The Very Important Reason The CDC Is Collecting Semen

Photographed by Kate Anglestein.
We know now that the Zika virus can be transmitted sexually, but researchers still aren't sure how long that's possible after infection. According to CNN, the U.S. Centers for Disease Control and Prevention (CDC) is turning to current Zika patients for help: by asking men with a history of Zika to donate their semen in the name of medical research.

CNN reports that, so far, 40 men with Zika have volunteered to participate. They've signed on to send in about a dozen donations every other week for six months after their initial infection. The CDC's goal is to acquire 210 more volunteers.

So far, there have been about 1300 reported cases of Zika in the U.S., including 346 infections among pregnant women, according to the latest numbers from the CDC. Zika virus, which is spread mostly by mosquitoes, can cause fever, rash, and joint pain in some people, but for most it is a mild illness. However, the worrying part of it is the risk of birth defects for babies born to women who were infected while pregnant.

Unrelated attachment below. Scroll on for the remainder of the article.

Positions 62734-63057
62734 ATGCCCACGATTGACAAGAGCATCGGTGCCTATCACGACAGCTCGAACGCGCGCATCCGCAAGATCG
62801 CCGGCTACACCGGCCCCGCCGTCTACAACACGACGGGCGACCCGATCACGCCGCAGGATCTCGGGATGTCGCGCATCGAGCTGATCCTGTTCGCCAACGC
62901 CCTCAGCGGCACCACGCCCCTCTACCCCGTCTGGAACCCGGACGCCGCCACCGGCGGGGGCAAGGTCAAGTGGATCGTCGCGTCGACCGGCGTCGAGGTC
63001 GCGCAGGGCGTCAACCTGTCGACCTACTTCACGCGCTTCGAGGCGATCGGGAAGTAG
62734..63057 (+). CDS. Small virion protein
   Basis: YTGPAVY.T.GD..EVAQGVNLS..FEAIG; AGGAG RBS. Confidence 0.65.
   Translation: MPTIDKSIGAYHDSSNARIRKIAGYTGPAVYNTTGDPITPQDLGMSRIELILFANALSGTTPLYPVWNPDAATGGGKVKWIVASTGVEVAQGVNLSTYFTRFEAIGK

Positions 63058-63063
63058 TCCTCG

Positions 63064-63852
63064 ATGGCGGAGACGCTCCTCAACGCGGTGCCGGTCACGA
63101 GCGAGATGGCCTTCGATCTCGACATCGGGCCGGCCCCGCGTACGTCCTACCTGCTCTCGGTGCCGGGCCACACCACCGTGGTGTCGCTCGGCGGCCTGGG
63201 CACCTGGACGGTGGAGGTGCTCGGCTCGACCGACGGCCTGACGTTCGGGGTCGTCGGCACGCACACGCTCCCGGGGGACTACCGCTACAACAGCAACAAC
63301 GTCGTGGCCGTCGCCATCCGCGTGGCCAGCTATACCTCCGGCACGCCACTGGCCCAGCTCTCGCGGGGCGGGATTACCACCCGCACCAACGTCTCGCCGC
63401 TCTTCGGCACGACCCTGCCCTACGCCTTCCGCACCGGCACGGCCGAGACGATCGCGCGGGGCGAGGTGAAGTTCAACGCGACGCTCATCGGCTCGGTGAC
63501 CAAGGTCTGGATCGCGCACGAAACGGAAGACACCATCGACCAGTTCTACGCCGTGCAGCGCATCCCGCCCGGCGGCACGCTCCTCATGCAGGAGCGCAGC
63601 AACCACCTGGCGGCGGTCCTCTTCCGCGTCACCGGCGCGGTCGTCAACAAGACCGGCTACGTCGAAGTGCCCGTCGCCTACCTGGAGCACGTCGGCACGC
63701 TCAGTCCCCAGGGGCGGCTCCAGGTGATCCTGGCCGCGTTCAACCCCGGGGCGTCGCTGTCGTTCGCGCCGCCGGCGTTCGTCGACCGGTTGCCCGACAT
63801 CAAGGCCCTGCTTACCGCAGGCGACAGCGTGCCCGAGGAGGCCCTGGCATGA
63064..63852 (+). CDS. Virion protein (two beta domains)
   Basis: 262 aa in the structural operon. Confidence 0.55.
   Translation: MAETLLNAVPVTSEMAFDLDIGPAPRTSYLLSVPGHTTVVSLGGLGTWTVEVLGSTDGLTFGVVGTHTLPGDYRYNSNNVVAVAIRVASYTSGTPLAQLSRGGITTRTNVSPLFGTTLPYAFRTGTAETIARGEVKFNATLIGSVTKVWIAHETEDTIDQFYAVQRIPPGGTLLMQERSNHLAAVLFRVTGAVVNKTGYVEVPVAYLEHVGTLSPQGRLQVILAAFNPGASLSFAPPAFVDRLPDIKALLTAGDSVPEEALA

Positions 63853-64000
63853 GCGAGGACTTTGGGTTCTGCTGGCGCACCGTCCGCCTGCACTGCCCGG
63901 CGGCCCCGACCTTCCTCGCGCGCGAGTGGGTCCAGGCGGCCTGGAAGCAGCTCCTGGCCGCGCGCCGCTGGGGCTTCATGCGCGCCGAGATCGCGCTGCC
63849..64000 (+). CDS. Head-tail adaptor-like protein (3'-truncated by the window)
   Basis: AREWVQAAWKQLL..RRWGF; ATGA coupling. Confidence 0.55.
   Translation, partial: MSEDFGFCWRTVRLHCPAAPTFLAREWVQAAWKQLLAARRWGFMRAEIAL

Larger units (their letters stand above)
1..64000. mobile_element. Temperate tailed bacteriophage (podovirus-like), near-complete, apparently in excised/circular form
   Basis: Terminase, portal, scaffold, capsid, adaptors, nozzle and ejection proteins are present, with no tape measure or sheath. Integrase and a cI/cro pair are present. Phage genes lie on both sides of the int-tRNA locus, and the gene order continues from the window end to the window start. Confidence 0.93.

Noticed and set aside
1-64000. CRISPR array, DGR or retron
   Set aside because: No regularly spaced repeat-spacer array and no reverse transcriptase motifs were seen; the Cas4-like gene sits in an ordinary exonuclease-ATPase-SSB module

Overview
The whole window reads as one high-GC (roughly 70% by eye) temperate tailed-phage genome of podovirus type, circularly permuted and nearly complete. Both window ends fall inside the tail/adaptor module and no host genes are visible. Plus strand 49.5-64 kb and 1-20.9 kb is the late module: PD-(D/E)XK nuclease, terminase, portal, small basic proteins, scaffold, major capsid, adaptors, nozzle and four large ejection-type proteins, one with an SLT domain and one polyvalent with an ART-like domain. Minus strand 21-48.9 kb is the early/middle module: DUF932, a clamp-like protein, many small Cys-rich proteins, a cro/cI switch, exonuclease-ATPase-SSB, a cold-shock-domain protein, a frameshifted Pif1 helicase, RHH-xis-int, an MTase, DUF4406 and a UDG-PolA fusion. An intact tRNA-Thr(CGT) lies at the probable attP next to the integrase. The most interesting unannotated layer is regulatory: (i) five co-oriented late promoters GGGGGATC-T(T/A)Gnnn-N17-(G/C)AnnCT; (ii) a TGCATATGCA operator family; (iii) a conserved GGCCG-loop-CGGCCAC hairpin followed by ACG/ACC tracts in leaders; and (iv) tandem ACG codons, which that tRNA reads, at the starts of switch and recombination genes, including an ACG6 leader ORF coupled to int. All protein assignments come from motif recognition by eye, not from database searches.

The CDC currently advises men who have experienced symptoms of Zika to use condoms or abstain from sex entirely for up to six months. (It is unclear if infected women can spread the virus via sex.) But, these guidelines are based on a very small study. Hopefully, this new research should shed some needed light on the risks of transmission and how long they last.
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